The bizarre dog-mauling trial that has gripped California for the past month reached a suitably dramatic climax yesterday when the owner of two Presa Canario attack dogs that killed a 33-year-old lacrosse coach was found guilty of second-degree murder.
This was a case that could not have been invented by even the most lurid tabloid newspaper, with two singularly unsympathetic defendants, a peculiar relationship that they cultivated with a pair of tattooed white supremacists, an even more bizarre relationship with their deadly dogs that may have stretched to bestiality, and an eccentric defence lawyer who appeared even more unpleasant than they did.
The verdict also set a legal precedent, since no dog owner in a mauling case has been successfully prosecuted for murder before in the United States. Marjorie Knoller, the defendant who was with the killer dogs when they lunged for Diane Whipple and ripped her to pieces in a San Francisco apartment complex 14 months ago, was convicted on three counts in all and faces a minimum sentence of 15 years behind bars.
Knoller's husband, Robert Noel, was not charged with murder since he was not present at the time but was found guilty on the other two counts – ownership of a homicidal dog and involuntary manslaughter. He is likely to serve a minimum of three years in addition to the year he has already spent in detention.
The couple, both lawyers, long ago lost the case in the court of public opinion because of evidence that they gloated about the terror their dogs inspired. They raised the dogs, called Bane and Hera, on behalf of two clients, members of the Aryan Brotherhood serving hard time in a California maximum-security prison, one of whom they later adopted as their son.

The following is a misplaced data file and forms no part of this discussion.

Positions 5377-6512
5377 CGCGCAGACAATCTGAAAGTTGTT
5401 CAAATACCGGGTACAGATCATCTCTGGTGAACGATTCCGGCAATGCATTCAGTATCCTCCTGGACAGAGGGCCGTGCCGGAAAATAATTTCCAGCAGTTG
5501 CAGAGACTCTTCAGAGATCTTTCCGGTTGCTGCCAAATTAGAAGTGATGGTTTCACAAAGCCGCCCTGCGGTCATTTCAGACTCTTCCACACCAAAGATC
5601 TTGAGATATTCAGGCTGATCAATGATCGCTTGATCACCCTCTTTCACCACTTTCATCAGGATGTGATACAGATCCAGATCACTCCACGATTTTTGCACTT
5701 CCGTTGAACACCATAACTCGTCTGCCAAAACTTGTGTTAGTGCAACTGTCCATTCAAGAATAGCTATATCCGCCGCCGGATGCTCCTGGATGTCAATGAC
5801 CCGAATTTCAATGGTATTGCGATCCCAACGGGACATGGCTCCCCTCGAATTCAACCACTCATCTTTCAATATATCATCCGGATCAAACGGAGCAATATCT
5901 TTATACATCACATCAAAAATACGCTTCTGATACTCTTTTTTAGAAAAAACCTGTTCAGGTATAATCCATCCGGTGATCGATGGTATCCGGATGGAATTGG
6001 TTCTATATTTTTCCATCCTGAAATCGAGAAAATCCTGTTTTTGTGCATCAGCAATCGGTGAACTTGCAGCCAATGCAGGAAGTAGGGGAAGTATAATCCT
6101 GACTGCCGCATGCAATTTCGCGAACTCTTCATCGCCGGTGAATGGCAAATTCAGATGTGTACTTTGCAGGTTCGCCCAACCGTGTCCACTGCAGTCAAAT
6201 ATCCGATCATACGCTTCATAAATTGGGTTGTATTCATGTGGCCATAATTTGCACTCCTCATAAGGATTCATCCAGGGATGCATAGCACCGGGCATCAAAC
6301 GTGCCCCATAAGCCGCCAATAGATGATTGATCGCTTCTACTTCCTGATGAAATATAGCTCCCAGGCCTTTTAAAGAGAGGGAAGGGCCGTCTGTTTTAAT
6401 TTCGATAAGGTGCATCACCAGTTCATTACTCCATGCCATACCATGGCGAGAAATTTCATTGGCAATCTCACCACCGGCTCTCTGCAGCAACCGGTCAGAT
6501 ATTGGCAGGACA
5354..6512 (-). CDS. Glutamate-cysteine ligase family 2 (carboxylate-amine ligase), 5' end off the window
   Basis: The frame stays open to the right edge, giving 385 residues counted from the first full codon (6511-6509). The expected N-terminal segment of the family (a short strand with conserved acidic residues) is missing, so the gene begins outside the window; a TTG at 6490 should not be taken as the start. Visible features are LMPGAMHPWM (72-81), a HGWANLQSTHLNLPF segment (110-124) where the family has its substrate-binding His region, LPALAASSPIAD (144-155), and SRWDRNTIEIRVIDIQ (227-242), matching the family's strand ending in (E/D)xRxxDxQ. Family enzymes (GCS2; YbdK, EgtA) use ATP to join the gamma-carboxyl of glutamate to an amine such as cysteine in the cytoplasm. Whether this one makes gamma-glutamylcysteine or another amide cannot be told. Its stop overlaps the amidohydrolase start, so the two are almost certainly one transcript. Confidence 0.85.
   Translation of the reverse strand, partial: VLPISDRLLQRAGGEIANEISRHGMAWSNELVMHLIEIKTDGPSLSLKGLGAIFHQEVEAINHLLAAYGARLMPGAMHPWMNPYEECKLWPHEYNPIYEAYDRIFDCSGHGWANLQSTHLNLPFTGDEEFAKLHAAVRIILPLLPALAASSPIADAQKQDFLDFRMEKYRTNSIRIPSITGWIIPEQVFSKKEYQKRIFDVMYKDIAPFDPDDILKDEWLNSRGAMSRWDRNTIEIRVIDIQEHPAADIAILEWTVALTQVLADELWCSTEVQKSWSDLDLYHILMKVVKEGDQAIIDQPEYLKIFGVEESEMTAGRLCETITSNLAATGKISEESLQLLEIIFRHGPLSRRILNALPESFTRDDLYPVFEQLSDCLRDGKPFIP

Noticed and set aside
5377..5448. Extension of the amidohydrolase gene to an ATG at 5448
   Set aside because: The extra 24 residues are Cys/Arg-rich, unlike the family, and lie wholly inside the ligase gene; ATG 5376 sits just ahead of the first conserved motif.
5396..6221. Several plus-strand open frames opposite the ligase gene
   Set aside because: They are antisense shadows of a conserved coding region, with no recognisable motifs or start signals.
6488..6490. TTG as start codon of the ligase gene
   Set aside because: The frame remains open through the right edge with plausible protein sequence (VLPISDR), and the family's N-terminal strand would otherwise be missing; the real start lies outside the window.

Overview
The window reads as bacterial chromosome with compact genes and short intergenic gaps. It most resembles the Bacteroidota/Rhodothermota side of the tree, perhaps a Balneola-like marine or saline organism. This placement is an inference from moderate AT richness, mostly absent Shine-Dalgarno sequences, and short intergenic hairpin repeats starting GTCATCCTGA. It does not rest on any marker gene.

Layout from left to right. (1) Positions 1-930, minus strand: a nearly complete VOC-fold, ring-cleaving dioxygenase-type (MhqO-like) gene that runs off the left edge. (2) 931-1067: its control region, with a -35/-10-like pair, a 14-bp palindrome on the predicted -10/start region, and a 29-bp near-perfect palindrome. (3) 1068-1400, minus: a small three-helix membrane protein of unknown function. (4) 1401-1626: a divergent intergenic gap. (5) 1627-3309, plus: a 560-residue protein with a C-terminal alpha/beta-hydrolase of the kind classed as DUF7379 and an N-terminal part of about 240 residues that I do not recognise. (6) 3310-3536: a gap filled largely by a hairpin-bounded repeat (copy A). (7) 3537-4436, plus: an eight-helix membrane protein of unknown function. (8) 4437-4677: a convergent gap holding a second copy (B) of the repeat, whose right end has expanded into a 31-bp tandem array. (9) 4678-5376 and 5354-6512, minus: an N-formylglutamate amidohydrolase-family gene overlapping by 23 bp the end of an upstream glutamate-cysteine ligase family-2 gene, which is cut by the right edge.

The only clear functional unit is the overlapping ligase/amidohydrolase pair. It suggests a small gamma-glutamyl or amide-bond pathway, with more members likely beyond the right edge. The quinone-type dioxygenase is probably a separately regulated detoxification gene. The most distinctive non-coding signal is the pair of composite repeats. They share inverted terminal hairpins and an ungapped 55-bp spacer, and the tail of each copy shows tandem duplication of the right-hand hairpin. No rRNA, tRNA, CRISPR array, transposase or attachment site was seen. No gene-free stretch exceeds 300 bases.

Letters and other evidence pointed to a highly unorthodox sexual arrangement between the couple, their son and the dogs. Most of it was deemed inadmissible and never reached the ears of the jury.
At one point, Mr Noel wrote a letter mocking Ms Whipple, describing her as a "timorous mousy blonde", after she had been bitten by one of the dogs a month before the final, fatal encounter. After Ms Whipple died, Ms Knoller initially told investigators that she had been too busy looking for her keys to help her neighbour, although she later changed her story and tried to convince the jury, unsuccessfully, that she had fought tooth and nail to pull the dogs off.
The prosecution presented 30 witnesses who had experienced the viciousness of the dogs first-hand. "What makes it so sad is that it didn't have to happen," prosecuting attorney James Hammer said. "She [Whipple] could be alive today – and she should be alive today, to grow old." Ms Knoller was not helped by her lawyer, Nedra Ruiz, who made an extraordinary spectacle of herself by getting down on all fours in imitation of the dogs, weeping, gnashing her teeth and blaming the whole case on San Francisco's gay community. (Ms Whipple was gay, and her bereaved partner, Sharon Smith, had to fend off accusations from Ms Ruiz that she bore moral responsibility for her death.)
Judge James Warren became so angered by Ms Ruiz's constant interruptions, he threatened to jail her for contempt.
The case was heard in Los Angeles because of the torrent of publicity it generated in San Francisco. The jury, half of whom professed a personal experience with vicious dogs, took three days to reach their verdict.